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Frontiers of Philosophy in China

Front. Philos. China    2019, Vol. 14 Issue (1) : 152-170
“Athl-Ethics”: Virtue Training in Mencius and Aristotle
Rina Marie Camus()
General Education Centre, The Hong Kong Polytechnic University, Hong Kong, China
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The late Zhou of China and the Classical age of Greece both saw great impetus in intellectual thought and were marked by intense warfare. Being closely linked to warfare in antiquity, sports was a vital, commonplace activity whose jargon and practices naturally informed philosophical discourses. One can thus observe convergences between athletics and ethics in texts which took shape in these times and places, a phenomenon which I shall refer to as “athl-ethics.” In this paper, I separately examine and then compare athl-ethic phenomenon in Mencius and in the Nicomachean Ethics. Both texts are rife with sports metaphors. I regard the use of sports-derived imagery as a thin form of athl-ethicism. Sports, however, did more than inspire useful analogies. Physical training and competition were considered occasions for nourishing and practicing virtue. This generated thicker forms of athl-ethicism.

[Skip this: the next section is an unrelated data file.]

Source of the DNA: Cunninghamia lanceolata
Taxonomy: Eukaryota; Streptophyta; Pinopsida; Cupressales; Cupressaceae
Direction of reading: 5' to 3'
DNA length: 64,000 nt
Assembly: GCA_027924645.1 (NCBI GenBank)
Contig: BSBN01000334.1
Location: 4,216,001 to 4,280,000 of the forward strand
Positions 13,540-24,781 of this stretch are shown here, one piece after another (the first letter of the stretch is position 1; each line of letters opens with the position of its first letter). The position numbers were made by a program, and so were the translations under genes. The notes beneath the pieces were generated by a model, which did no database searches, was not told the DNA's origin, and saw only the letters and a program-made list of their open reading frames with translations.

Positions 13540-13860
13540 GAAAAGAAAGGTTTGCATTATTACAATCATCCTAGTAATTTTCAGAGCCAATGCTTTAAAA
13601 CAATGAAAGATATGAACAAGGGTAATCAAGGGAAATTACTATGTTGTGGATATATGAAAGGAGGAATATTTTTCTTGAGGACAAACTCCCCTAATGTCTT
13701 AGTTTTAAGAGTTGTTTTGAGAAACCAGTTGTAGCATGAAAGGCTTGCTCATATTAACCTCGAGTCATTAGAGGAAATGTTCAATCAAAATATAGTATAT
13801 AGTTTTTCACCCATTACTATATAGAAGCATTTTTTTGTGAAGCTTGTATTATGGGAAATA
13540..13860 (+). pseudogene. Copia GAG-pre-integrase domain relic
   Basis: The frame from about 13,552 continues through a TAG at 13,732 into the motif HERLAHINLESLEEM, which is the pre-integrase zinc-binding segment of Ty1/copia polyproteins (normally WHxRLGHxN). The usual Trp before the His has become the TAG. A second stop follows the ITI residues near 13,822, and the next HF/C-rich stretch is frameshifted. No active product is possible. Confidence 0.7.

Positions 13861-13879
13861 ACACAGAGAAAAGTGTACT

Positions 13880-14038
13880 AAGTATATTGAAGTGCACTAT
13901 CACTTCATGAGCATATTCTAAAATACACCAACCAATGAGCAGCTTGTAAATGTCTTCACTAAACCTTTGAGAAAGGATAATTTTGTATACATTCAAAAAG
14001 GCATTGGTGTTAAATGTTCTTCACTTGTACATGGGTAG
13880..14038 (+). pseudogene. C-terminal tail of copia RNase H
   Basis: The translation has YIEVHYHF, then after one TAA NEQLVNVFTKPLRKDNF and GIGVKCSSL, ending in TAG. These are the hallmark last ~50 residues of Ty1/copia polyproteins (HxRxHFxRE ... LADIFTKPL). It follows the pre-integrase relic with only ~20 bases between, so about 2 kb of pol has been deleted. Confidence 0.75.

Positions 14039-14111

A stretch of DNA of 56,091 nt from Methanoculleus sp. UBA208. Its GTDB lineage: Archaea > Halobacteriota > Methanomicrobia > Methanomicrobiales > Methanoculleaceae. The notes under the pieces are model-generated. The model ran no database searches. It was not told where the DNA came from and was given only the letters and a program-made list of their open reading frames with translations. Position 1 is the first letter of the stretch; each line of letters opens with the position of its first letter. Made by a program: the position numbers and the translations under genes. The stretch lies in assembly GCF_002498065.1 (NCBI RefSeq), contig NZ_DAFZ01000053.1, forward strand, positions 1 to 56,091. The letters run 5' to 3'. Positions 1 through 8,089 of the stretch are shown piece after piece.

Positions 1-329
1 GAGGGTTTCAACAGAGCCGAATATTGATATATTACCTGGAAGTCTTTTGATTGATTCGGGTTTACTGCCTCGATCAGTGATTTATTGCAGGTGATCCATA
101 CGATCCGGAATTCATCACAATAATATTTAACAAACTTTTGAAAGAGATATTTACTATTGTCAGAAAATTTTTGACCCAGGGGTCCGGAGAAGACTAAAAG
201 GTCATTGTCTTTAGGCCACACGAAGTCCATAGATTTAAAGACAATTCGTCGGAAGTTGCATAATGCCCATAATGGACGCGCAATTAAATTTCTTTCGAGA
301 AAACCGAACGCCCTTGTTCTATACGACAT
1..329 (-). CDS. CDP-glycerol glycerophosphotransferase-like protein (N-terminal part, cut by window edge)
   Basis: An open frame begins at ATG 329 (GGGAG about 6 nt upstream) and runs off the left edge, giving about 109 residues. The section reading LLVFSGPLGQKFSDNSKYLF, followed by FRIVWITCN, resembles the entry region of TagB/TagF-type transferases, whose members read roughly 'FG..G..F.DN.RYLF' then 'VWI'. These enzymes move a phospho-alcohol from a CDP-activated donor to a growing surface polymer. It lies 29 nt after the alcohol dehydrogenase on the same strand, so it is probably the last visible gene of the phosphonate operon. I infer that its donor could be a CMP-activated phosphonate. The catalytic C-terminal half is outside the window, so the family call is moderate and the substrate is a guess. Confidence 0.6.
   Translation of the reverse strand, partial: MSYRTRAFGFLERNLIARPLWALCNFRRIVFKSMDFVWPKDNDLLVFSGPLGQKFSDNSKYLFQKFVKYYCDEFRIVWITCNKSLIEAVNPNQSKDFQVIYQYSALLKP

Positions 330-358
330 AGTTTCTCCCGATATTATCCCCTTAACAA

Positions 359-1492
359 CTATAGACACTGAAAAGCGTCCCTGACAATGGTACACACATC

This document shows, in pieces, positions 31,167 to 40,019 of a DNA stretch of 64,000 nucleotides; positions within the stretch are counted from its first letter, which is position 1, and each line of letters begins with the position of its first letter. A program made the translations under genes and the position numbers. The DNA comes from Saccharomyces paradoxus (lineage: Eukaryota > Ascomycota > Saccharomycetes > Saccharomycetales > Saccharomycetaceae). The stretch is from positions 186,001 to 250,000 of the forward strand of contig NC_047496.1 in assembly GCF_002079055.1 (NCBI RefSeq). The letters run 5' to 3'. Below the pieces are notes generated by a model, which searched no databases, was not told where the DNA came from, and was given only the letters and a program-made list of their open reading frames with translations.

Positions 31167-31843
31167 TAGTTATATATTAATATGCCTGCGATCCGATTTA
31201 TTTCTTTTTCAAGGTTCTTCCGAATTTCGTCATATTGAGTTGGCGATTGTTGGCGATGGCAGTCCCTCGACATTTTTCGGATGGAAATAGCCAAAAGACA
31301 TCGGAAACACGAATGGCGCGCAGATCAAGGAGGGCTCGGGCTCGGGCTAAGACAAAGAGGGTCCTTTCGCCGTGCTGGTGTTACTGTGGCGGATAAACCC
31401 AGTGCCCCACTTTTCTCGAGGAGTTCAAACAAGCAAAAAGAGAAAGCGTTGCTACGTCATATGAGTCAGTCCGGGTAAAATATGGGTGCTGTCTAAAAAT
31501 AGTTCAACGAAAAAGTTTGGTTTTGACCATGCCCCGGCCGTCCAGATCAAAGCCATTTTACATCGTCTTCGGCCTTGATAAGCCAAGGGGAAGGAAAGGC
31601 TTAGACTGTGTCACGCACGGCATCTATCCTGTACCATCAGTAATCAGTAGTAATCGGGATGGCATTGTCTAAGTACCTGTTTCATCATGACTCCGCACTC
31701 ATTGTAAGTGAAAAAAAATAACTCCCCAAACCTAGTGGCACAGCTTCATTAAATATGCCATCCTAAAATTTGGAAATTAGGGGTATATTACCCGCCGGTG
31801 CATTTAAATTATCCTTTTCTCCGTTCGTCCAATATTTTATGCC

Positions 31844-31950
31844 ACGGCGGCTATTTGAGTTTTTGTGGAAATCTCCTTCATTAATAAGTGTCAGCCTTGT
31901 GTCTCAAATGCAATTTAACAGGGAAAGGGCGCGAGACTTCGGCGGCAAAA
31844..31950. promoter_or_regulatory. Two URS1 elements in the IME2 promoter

Keywords athl-ethics      sports      moral philosophy      Mencius      Aristotle     
Issue Date: 16 April 2019
 Cite this article:   
Rina Marie Camus. “Athl-Ethics”: Virtue Training in Mencius and Aristotle[J]. Front. Philos. China, 2019, 14(1): 152-170.
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